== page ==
taskPilot scoring - How does that work?

Guides to using taskPilot

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brian.savage
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Joined: Fri Dec 22, 2017 11:36 am

taskPilot scoring - How does that work?

Post by brian.savage » Thu Jan 25, 2018 12:54 pm

The mid January update has significantly changed the way scoring is performed in taskPilot.

There are two main changes, to task class which has been removed, and the addition of a height penalty.

Task class has been removed from the system, any pilot class can now fly any task. The league is no longer sorted by pilot task (although this is available on the league page). To balance out the performance of higher and lower skilled pilots flying the same task, lower skilled pilots (as defined by their pilot class) will be awarded more points for flying the same task as a higher skilled pilot.

This change makes the assumption that skilled pilots will normally fly longer tasks than a lower skilled pilot, and means that a single league table can be used rather than having leagues for each class.

Setting the weighting factors for each class is obviously important, and these weighting factors can be changed at any time by the administrator and the scores will be updated.

The 'Scores' menu option displays the scoring parameters set by your club.

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You can see the speed and distance points applied are different for each class.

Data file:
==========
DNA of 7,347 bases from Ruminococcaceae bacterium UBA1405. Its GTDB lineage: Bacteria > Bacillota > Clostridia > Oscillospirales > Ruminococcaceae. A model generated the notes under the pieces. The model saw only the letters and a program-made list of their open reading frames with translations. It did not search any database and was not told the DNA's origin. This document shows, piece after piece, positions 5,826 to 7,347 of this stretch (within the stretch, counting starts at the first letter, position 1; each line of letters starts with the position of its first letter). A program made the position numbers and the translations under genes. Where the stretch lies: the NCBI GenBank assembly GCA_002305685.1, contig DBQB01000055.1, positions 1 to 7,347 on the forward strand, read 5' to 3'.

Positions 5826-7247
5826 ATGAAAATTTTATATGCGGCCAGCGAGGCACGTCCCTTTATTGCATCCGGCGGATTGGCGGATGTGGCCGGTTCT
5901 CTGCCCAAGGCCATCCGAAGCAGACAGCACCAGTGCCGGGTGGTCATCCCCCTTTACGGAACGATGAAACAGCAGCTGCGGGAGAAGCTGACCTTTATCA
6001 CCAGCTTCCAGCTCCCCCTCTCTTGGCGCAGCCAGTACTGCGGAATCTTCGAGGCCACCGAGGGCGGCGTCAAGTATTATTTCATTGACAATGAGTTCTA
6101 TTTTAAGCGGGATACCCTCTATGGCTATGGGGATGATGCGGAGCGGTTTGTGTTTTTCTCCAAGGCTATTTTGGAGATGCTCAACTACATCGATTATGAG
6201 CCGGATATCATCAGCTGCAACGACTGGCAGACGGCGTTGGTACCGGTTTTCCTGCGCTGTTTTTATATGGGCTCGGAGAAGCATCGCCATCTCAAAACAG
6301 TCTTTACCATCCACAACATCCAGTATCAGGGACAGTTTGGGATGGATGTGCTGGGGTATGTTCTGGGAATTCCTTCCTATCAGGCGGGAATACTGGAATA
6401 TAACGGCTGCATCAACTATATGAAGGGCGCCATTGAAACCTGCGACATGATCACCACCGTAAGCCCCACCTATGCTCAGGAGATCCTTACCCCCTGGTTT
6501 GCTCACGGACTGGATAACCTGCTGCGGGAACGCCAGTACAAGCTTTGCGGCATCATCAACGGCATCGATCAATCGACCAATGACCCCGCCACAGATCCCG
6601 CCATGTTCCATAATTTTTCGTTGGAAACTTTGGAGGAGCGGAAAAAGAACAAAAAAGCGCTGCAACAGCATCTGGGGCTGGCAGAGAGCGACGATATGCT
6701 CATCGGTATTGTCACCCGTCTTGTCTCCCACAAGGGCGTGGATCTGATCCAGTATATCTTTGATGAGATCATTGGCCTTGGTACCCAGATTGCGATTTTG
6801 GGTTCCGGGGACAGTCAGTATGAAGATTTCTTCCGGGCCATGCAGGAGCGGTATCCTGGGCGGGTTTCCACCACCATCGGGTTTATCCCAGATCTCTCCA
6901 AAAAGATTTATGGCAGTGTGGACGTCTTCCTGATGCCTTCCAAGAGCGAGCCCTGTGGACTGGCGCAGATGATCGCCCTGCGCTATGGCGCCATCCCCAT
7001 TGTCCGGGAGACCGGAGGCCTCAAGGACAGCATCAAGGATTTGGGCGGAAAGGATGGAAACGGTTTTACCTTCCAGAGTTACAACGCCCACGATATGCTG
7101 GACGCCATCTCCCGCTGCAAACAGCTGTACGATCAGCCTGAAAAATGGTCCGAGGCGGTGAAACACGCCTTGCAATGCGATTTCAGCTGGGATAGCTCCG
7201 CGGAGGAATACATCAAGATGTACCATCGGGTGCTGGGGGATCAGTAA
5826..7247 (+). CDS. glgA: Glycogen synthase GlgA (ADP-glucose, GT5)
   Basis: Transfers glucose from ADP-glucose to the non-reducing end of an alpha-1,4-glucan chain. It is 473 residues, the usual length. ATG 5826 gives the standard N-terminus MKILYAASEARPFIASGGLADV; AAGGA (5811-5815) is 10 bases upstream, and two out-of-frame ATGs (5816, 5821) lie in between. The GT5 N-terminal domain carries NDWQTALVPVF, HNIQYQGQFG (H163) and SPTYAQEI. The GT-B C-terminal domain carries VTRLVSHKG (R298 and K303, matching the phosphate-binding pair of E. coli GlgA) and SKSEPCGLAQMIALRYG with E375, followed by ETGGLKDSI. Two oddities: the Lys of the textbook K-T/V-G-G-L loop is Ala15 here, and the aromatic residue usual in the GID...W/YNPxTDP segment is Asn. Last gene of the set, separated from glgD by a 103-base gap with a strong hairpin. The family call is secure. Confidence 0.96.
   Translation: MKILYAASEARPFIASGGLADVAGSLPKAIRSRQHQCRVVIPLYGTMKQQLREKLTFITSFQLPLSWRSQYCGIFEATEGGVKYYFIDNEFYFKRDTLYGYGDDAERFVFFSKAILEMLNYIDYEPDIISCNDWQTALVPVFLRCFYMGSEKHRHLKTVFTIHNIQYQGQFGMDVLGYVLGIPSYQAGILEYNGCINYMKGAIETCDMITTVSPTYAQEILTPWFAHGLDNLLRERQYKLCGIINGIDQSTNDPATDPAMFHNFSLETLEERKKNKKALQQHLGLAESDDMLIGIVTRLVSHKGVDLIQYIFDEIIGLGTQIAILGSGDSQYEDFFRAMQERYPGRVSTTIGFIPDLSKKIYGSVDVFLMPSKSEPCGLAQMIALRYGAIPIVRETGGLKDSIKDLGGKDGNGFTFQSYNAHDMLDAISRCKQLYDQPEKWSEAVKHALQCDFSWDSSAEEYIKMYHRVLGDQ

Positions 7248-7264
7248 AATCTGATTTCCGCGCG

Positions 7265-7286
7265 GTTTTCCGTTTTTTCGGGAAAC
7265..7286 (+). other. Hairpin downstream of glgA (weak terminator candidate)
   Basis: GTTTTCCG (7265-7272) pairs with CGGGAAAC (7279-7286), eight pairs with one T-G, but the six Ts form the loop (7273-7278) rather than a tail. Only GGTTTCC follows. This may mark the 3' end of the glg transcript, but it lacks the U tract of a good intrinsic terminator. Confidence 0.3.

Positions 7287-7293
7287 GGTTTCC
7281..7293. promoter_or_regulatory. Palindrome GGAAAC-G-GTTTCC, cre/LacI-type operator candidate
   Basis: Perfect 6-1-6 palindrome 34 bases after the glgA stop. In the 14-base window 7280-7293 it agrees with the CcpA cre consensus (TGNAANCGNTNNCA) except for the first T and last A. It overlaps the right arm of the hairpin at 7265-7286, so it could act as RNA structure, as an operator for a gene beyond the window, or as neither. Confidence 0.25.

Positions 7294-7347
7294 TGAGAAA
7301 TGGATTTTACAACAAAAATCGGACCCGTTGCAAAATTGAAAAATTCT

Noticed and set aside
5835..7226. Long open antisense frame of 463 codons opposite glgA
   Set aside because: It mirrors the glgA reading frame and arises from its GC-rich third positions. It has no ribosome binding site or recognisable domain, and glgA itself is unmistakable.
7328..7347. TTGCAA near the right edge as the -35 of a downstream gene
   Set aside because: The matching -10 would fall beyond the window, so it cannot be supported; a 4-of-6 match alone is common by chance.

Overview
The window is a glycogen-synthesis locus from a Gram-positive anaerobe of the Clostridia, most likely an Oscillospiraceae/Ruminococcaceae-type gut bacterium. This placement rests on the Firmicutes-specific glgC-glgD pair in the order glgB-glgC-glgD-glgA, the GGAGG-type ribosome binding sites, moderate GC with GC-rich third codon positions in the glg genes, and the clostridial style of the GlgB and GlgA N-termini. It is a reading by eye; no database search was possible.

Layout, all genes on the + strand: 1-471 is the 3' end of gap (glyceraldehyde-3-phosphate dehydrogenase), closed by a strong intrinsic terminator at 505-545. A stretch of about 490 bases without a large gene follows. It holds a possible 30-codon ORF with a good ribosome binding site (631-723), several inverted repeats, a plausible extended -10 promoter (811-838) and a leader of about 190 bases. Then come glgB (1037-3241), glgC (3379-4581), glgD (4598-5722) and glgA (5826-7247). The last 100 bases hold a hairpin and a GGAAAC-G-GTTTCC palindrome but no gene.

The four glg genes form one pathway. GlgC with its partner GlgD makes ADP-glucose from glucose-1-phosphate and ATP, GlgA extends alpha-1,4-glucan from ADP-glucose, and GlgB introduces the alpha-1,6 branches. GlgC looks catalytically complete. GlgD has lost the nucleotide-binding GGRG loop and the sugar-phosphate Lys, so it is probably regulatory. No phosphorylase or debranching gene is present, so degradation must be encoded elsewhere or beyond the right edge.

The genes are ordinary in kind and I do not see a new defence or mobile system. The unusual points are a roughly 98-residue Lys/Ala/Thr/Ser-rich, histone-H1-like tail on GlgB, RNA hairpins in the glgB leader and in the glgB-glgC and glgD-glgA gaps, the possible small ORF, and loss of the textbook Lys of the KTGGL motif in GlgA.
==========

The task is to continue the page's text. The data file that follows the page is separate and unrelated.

The height penalty is applied by task, that is it can be turned on or off for each task. The height penalty is the number of minutes added to the flight time for every 100ft difference between the start height and the finish height. This is to prevent short tasks being 'final glided' from a high start position.

martyn
Posts: 9
Joined: Fri Dec 22, 2017 1:15 pm

Re: taskPilot scoring - How does that work?

Post by martyn » Wed Jan 31, 2018 7:54 pm

Calculating the Pilot Weightings
In Wellington I wanted to have a single league, and the score for the day represented the "effort and determination" applied by each pilot. The raw result was therefore modified by two factors: the glider handicap and the Pilot class. Glider handicap is well understood.

For Pilot Class I decided to divide pilots according to their highest FAI distance badge. Once a Pilot achieves, for example, a flight which meets the requirements for the Silver distance they jump up from Bronze class to Silver class, and so on through Gold and Diamond.

I then developed a spreadsheet in which I estimated what a "good flight" would look like for each of these pilot classes, and the speed at which such a task would be flown. Then I applied multipliers to each distance and speed to achieve roughly a 2,000 point score. The spreadsheet is here:

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Results from Papawai Task Week in January 2018 indicate that this is close to levelling out all the pilots, with perhaps a slight advantage to those less experienced, which we decided was a good thing. On weaker days the more experienced pilots might not get the weather to show off their superior skills, but then they could be expected to do more flights.

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